By contrast, I Care a Lot is excellent social satire that is quite well written and funny. Its targets are not as ambitious. 

Tier II
I Care A Lot
King Richard
Quiet Place II
No Sudden Moves
Don't Look Up
No Time to Die
Shiva Baby
Riders of Justice
Together Together
The White Tiger

I also saw these new films in 2021:

Tier III
The Kid Detective
Plan B

Oh, also, I saw a few new documentaries in 2021. Summer of Soul was one of the best movies of the year and should earn an Oscar nomination. A Glitch in the Matrix was not worth my time -- or yours. I enjoyed 227 by the same director and they have a similar odd take on pop culture. But no, skip it. 

Summer of Soul
Some Kind of Heaven 
Derek DelGaudio's in & of Itself 
A Glitch in the Matrix

I almost forgot to add a list of Films of 2021 I still plan to see:

About Endlessness, Akilla's Escape, All is Forgiven, Amusement Park, Anne at 13,000 ft, Assassins, Atlantis, Azor, Beginning, Belfast, Belushi, Bergman Island, Card Counter, Censor, The Climb, C'mon C'mon, Come From Away, Come True, Concrete Cowboy, The Courier, Cowboys, Cruella, The Disciple, The Dig, Dream Horse, Dune Part One, First Wave, FTA, Green Knight, Hearts and Bones, Holler, Hope, Human Factor, Human Voice, Identifying Features, I'm Your Man, Inheritance, Karen Dalton, Keep an Eye Out, Killing of Two Lovers, Land, Lapsis, Licorice Pizza, Little Fish, Lost Daughter, Mass, Mitchells vs. The Machines, Memoria, MLK/FBI, Mogul Mowgli, Night of the Kings, Nobody,  Outside Story, Oxygen, Passing, Pieces of a Woman, Pig, The Reason I Jump, Red Rocket, The Rescue, Ride or Die, Rocks, Rose Plays Julie, Saint Maud, Saint-Narcisse, Shadow in the Cloud, Slow Machine, Souvenir Part II, Spencer, Stowaway, Supernova, This Is Not a Burial It's a Resurrection, tick, tick...Boom!, Tina, Tragedy of Macbeth, Truffle Hunters, Two of Us, Undergods, Undine, The Vigil, White Lie, Wild Indian, World to Come, Yellow Rose, Zola.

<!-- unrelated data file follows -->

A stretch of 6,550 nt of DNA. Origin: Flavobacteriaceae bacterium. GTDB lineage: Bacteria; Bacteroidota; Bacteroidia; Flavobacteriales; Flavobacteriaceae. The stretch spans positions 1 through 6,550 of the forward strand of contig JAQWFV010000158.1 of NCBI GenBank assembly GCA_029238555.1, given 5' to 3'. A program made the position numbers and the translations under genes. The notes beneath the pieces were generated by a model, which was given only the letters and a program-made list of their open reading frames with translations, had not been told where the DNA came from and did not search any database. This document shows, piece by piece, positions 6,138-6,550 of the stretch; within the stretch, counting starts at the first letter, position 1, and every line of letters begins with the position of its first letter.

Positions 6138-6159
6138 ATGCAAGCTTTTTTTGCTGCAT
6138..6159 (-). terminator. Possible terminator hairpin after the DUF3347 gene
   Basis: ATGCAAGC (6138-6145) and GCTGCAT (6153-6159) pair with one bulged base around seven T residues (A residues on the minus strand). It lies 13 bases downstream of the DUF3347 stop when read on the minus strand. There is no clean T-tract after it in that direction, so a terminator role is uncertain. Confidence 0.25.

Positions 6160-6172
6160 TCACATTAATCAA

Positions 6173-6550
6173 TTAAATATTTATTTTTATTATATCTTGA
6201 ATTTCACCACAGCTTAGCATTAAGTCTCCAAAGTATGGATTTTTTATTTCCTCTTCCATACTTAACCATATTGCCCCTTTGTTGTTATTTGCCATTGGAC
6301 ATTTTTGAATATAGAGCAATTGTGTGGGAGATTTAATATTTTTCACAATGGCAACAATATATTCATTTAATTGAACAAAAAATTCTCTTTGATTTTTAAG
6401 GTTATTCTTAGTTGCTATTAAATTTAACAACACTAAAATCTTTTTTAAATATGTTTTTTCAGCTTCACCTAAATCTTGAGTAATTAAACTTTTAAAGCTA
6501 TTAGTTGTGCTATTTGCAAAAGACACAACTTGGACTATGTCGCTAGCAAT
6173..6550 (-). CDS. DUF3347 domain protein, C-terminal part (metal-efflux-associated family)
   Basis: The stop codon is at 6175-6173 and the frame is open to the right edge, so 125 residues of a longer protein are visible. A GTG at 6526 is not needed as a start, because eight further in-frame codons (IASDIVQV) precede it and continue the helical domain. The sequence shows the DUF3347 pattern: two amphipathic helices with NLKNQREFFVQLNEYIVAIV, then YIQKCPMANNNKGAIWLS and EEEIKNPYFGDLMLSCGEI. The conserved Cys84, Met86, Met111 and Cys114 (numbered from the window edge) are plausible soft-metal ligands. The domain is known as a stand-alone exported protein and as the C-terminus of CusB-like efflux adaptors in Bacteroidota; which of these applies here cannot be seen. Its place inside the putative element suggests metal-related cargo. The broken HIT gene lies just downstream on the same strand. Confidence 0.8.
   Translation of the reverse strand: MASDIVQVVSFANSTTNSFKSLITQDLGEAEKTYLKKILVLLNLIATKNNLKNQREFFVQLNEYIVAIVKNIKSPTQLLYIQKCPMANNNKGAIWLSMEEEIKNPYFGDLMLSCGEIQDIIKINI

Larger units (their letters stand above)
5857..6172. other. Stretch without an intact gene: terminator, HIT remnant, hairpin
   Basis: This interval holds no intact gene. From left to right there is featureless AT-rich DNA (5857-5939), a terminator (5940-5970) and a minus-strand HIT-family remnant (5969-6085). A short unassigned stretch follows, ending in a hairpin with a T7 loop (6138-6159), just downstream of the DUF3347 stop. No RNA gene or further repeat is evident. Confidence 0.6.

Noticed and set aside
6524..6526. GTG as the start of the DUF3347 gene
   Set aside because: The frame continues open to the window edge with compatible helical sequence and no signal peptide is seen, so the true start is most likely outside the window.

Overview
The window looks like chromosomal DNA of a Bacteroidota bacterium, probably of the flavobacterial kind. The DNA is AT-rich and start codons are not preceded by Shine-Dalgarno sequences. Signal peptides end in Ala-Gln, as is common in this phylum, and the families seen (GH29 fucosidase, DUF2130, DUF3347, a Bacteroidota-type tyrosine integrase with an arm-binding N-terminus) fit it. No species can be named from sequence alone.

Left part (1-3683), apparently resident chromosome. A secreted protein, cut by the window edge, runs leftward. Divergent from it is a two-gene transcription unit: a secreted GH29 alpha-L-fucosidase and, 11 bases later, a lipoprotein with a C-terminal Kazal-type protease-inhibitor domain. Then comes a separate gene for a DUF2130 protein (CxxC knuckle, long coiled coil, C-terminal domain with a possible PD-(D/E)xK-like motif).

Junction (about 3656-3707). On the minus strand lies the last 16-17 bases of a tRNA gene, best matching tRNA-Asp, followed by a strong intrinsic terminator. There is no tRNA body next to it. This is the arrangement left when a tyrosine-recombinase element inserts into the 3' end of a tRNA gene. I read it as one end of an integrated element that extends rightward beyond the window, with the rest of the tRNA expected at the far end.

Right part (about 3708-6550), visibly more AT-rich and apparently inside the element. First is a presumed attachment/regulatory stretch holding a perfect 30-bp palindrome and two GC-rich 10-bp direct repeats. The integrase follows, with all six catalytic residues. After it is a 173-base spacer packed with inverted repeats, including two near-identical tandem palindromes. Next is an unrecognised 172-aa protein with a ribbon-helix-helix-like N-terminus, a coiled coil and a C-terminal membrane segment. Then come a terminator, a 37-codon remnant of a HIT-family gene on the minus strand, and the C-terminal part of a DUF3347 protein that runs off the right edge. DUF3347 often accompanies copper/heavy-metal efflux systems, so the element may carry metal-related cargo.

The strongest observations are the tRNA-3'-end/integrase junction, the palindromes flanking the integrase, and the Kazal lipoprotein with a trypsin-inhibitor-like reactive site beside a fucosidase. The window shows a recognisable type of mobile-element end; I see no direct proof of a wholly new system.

And these are Films of 2020 I still need to see: